Music technology as an alternative to the traditional high school music experience

Research output: Chapter in Book/Report/Conference proceedingConference contributionpeer-review

Abstract

There is a growing disparity between the activities currently used in music education and the musical experiences of the average student. In order for music education to stay culturally relevant, course offerings should expand beyond the realm of ensemble performance. Many students not involved with "traditional" music ensembles are heavily involved in sequencing or loop-based music composition software without academic outlets for their creative energies. Educators must embrace these technologies in order to create a more diverse and inclusive music education program. Music technology is a fantastically rich opening for music education. Teachers can expand the number of students they teach as well as tackle important artistic issues by embracing the common tools of popular music. The equipment needed for such a program is inexpensive and may already be available. Providing music technology courses at the high school level also creates a pedagogical need for music education students facing a curriculum rich with technology. The end result of these plans is to equip music education students with sufficient training and creativity to reach out to the widest possible student body regardless of their past musical experiences.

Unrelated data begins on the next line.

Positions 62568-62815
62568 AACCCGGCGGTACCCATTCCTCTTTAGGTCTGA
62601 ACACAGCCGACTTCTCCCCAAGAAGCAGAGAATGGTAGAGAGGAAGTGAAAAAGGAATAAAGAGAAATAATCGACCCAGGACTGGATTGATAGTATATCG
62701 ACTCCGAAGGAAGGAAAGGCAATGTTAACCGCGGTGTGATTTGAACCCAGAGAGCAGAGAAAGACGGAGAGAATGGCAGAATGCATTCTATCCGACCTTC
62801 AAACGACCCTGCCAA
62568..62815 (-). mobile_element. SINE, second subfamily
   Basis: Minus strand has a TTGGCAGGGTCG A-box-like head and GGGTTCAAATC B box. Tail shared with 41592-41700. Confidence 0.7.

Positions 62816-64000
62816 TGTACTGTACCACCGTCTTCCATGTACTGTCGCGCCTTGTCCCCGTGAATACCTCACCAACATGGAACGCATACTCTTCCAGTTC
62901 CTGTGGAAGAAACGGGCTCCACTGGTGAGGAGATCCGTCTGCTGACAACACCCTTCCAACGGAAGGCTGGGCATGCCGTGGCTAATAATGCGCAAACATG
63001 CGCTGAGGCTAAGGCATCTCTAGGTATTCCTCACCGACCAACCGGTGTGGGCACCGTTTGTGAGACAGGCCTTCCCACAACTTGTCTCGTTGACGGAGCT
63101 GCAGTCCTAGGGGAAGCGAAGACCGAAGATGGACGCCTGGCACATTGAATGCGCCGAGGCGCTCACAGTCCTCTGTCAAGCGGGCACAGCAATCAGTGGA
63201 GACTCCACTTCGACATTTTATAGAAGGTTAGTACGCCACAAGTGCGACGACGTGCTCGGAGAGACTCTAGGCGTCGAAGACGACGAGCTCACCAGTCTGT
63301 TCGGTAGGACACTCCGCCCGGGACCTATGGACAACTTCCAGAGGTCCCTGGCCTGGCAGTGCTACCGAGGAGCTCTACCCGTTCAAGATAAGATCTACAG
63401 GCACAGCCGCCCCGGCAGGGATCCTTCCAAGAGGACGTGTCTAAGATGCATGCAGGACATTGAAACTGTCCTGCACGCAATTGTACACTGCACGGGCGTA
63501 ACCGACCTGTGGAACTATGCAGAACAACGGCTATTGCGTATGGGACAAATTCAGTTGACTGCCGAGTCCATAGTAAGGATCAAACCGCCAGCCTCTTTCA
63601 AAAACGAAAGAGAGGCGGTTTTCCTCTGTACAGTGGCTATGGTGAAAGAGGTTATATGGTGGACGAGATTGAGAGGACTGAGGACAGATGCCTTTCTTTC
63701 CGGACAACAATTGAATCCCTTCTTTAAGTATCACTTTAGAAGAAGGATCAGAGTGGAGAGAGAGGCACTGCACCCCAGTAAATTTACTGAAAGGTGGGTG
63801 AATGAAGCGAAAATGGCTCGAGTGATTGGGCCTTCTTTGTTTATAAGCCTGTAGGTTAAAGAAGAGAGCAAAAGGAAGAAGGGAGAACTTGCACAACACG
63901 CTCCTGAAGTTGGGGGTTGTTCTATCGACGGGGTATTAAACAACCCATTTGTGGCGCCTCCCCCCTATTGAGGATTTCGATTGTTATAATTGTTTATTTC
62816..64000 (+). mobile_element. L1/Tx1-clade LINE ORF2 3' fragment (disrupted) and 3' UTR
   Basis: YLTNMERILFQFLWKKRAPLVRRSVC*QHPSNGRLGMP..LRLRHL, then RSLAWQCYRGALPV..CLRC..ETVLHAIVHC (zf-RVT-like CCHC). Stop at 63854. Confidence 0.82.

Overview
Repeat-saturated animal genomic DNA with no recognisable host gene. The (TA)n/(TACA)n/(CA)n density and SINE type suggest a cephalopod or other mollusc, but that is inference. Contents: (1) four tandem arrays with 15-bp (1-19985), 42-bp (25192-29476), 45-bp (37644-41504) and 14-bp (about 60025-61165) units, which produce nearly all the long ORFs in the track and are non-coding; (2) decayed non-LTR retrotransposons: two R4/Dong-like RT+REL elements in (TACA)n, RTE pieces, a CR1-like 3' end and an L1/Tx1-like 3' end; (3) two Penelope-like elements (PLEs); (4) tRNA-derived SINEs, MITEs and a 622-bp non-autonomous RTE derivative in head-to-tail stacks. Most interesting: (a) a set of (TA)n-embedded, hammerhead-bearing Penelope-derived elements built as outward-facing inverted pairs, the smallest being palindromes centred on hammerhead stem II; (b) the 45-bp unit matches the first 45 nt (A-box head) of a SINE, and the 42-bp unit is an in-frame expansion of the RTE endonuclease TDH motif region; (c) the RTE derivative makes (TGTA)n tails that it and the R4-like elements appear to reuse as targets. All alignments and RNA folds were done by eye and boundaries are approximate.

Original languageEnglish
Title of host publicationIMSCI 2007 - International Multi-Conference on Society, Cybernetics and Informatics, Proceedings
PublisherInternational Institute of Informatics and Systemics, IIIS
Pages77-78
Number of pages2
ISBN (Print)1934272116, 9781934272114
StatePublished - 2007
EventInternational Multi-Conference on Society, Cybernetics and Informatics, IMSCI 2007 - Orlando, FL, United States
Duration: Jul 12 2007Jul 15 2007

Publication series

NameIMSCI 2007 - International Multi-Conference on Society, Cybernetics and Informatics, Proceedings
Volume1

Conference

ConferenceInternational Multi-Conference on Society, Cybernetics and Informatics, IMSCI 2007
Country/TerritoryUnited States
CityOrlando, FL
Period07/12/0707/15/07

Keywords

  • Music education
  • Music pedagogy
  • Music technology
  • Sequencing

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